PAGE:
It was only in February that I read Anita Nair’s Alphabet Soup for Lovers, which was quite a memorable one. In her recently released Chain of Custody , the second of her Inspector Gowda novels after Cut Like Wound, she portrays the city of Bengaluru ridden with corruption, violence and child trafficking.
Inspector Gowda is shown to be a maverick in his investigation methods, passion for his Royal Enfield and for the women in his life. Along with his assistants Santhosh and Ratna, he sets out to solve the case of a missing girl Nandita, his maid’s daughter.
A young girl Rekha is coerced into being an escort to a rich man by her boyfriend Sid. She lies to her family and discovers herself to be in danger when this rich doctor is found murdered the next day. She breaks down completely without having a soul to breath her troubles to.
Nandita goes to school and on her way back visits a church. She is kidnapped by child traffickers and brought to a brothel. There are others, both boys and girls, molested and killed by their abusers. She cries for help and there comes an angel in the form of a stranger.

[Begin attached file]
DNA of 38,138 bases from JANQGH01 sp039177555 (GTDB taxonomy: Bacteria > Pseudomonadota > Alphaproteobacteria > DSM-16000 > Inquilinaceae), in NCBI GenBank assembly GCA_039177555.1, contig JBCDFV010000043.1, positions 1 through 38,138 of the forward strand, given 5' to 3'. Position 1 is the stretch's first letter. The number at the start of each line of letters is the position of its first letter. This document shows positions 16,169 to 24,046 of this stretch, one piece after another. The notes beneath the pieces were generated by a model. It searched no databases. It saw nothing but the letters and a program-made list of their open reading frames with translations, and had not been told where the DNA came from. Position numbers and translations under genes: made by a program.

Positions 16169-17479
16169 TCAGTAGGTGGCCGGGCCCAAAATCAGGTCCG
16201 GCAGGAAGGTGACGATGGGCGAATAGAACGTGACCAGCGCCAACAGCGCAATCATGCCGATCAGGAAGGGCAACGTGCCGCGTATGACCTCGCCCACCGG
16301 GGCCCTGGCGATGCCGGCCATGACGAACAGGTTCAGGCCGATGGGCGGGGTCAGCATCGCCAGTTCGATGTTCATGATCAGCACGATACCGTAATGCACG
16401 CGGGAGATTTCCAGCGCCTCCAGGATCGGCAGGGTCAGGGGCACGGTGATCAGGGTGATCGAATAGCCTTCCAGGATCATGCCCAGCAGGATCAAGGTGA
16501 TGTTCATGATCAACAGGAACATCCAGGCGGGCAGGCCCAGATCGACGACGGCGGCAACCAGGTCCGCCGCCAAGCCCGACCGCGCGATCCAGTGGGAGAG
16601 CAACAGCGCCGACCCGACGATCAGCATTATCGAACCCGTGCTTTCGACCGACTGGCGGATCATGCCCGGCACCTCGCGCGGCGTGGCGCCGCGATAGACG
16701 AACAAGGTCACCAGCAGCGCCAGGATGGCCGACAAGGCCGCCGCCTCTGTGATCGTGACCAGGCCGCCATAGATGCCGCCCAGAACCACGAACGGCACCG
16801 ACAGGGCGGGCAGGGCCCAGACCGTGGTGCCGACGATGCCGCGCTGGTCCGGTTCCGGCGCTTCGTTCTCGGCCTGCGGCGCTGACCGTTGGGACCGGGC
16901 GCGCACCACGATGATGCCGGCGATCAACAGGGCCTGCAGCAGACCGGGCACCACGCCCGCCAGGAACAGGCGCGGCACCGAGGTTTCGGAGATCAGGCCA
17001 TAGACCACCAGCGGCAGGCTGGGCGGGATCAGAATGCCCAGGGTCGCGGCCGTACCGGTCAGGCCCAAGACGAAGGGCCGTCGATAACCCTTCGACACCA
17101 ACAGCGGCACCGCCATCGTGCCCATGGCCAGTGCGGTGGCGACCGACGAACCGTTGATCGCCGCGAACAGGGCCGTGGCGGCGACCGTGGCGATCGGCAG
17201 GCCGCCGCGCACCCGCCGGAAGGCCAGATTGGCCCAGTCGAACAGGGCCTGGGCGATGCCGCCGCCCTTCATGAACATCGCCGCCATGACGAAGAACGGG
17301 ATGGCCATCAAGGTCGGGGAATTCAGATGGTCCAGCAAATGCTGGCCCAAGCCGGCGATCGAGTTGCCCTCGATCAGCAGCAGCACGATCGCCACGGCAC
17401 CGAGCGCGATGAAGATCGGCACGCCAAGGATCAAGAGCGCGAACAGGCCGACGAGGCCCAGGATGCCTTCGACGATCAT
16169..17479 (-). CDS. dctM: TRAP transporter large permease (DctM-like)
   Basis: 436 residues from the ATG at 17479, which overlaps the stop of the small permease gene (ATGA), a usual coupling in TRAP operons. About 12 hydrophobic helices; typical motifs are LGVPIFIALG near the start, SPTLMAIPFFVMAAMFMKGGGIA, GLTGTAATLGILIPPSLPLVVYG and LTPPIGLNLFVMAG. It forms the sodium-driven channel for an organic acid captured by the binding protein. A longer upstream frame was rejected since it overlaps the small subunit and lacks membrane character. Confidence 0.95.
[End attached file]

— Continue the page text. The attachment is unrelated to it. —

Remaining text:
An MLA is found to be a paragon of virtue as he had married his handicapped girlfriend. The two are an ideal couple but she finds out his secret phone conversations and interest in young girls. She decides to take action and searches all his files to find out who he really is.
Connecting these three parallel stories is the city of Bengaluru, where anything is possible according to Inspector Gowda. His case is solved in a gestalt moment when his son brings in a friend Suraj who happens to be Rekha’s brother.
The novel portrays a disgusting world of child trafficking , where children around the age of twelve are nabbed in clear daylight and later finished off after being sexually exploited. Written in a very racy style, the book keeps the reader on edge and is a good read a la the stories of Feluda, our good old Indian Sherlock Holmes.